This semester’s COM 490 Transmedia Storytelling (or Capstone) course has finally reached its more concrete marketing part. We started reading Anne Zeiser’s Transmedia Marketing book. I should admit that the book is ancient in digital media terms. It was published in 2012 – or few digital eons ago. Yet, its take on marketing and promotion is solid. The first few chapters where Zeiser lays down the conceptual frameworks made me reconsider how one can re-organize a destination management organization (DMO) into one that can implement a transmedia marketing campaign.

organizational chart

Newport News Tourism Organizational Chart

Continue reading

Re-marketing Classics (Or the Failure of Pop Culture)

My transmedia storytelling course is reading an amazing book by Michael Saler, called “As If: Modern Enchantment and the Literary PreHistory of Virtual Reality“. In a nutshell, Saler talks about how modernity rationalized our world, causing us to be disenchanted, and how we are doing our best to be enchanted again. I use his work to launch discussions on marketing and advertising – or in general strategic communication. All our work is based on creating enchantment actually. We are, for instance, creating a world where a body wash creates amazing men (Yes, Old Spice). I am not going through the shelves in my local Target trying to find the cheapest deal (Yes, this is exactly what I was doing when I saw the buy one get two free deal for Old Spice). I am consuming to be a part of this magical experience.

Saler presents literary cases: Arthur Donan Doyle, H.P. Lovecraft, and J.R.R. Tolkien. He discusses how these authors crafted their stories to enchant the masses, how people took the worlds they created and repurposed them in several other platforms. For me, he also presents a horrific case of the gap between us – faculty members – and students.

With my apologies, I’d like to welcome you to my rant on millenials and future of strategic communication.

Continue reading

Don’t brand, create a world!

This year, I am teaching a course entitled “Transmedia Storytelling” at Reinhardt University. It is basically our capstone course (or senior seminar or however you would like to call it). When my overly-ambitous self gets ridiculously excited about academic ventures, I end up doing not-so-smart things… In this episode of “getting myself overworked”, I promised my students that I will do all the assignments with them. Basically, over the next few months, I will write four reflection blog posts and create a transmedia storytelling campaign for a client of my choice (it will be a place branding campaign for Waleska, GA – a city most famous for being home to Reinhardt University, and also for me.)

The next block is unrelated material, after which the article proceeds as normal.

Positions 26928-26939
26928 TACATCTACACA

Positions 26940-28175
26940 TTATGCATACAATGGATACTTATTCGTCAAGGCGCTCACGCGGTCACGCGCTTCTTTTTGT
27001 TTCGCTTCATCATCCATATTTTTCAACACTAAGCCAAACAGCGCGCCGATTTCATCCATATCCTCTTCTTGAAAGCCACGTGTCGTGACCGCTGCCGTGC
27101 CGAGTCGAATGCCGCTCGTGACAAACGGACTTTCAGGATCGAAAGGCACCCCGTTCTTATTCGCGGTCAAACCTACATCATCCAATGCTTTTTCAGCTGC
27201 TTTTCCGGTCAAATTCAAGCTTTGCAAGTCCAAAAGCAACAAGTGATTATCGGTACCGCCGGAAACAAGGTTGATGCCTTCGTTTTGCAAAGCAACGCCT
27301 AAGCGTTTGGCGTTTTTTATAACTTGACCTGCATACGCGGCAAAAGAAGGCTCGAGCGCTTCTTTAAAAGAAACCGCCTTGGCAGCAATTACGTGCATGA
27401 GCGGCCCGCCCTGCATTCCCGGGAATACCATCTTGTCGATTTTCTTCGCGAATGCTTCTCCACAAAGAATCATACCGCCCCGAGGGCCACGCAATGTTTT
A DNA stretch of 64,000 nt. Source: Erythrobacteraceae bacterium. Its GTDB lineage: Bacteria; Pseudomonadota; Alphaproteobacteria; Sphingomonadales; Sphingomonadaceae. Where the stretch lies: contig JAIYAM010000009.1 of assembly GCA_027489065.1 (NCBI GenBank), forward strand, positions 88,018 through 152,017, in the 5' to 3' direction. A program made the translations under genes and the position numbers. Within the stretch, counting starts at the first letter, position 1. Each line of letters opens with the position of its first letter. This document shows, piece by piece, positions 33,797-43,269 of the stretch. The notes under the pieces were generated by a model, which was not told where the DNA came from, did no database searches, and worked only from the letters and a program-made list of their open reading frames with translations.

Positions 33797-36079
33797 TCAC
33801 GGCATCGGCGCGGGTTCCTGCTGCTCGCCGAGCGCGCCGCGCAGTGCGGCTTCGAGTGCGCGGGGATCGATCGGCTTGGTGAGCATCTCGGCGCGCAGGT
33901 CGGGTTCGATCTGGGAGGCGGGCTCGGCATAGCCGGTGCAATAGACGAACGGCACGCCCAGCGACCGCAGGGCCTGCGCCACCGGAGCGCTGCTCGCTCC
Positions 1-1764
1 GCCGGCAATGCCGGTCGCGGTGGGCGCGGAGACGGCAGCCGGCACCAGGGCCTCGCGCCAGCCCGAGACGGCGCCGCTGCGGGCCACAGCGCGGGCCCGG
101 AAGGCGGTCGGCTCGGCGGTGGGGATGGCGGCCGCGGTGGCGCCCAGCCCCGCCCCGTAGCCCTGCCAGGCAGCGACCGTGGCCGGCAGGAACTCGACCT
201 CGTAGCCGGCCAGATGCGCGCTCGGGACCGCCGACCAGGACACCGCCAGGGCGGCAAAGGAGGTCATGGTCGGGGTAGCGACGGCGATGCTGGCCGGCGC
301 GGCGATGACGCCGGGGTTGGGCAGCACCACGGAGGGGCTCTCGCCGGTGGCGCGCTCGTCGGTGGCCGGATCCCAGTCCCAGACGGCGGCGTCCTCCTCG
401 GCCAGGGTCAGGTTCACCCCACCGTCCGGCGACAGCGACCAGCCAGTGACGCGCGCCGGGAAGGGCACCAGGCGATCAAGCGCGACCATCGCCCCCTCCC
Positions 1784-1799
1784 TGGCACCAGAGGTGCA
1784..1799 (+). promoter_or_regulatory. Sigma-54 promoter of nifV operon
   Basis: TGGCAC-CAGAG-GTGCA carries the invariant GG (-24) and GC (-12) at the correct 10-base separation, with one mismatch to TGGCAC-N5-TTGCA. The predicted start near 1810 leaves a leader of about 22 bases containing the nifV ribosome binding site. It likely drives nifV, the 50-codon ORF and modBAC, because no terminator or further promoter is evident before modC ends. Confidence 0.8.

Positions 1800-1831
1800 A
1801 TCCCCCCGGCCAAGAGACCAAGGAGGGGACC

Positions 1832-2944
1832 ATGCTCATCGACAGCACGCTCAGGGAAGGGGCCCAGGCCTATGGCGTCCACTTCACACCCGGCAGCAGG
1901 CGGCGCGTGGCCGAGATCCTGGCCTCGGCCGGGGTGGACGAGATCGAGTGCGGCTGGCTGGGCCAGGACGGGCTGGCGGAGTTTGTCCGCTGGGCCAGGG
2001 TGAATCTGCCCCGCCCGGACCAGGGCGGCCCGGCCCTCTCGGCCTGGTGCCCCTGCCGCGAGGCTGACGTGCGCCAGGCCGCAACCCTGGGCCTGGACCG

The first reading I assigned was Mark Wolf’s Building Imaginary Worlds. I wanted to encourage my students to think about marketing (or strategic communication) as a way to create a fictional world. I want to expand a little bit more on why I chose this particular reading and connect it with my own project.

Turkayfe1

Our first homepage for Turkayfe.org – A website dedicated to telling Turkey’s story

Continue reading

That is not how soft power works: A rant and an ad

With the proposed budget cuts for the U.S. State Department – and USAID -, we once again started seeing soft power discussions on mainstream news outlets. For a scholar, seeing his/her research topic on news outlets is an interesting experience. On one hand, it is a validation of one’s research and academic expertise. If people are talking about your research topic, you are not irrelevant. On the other hand, after hearing the arguments made, all you want to do is to yell “YOU ARE ALL WRONG”. Well, thanks to internet, it is a lot easier to yell that!

You are all wrong, your understanding of soft power is incomplete and flawed. Here is why:

512P8br28KL._SX351_BO1,204,203,200_

<advertisement> There is an edited book, available here, on the topic. I have a chapter on soft power and public diplomacy </advertisement>.

Continue reading